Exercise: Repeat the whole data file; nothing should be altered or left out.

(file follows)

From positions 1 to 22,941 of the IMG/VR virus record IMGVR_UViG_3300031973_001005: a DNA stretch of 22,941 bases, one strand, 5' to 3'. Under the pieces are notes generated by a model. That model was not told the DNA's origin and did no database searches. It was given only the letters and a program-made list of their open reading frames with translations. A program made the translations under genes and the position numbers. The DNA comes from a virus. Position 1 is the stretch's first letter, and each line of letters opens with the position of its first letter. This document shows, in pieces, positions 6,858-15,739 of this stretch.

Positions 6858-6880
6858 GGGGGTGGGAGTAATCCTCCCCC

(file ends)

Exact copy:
From positions 1 to 22,941 of the IMG/VR virus record IMGVR_UViG_3300031973_001005: a DNA stretch of 22,941 bases, one strand, 5' to 3'. Under the pieces are notes generated by a model. That model was not told the DNA's origin and did no database searches. It was given only the letters and a program-made list of their open reading frames with translations. A program made the translations under genes and the position numbers. The DNA comes from a virus. Position 1 is the stretch's first letter, and each line of letters opens with the position of its first letter. This document shows, in pieces, positions 6,858-15,739 of this stretch.

Positions 6858-6880
6858 GGGGGTGGGAGTAATCCTCCCCC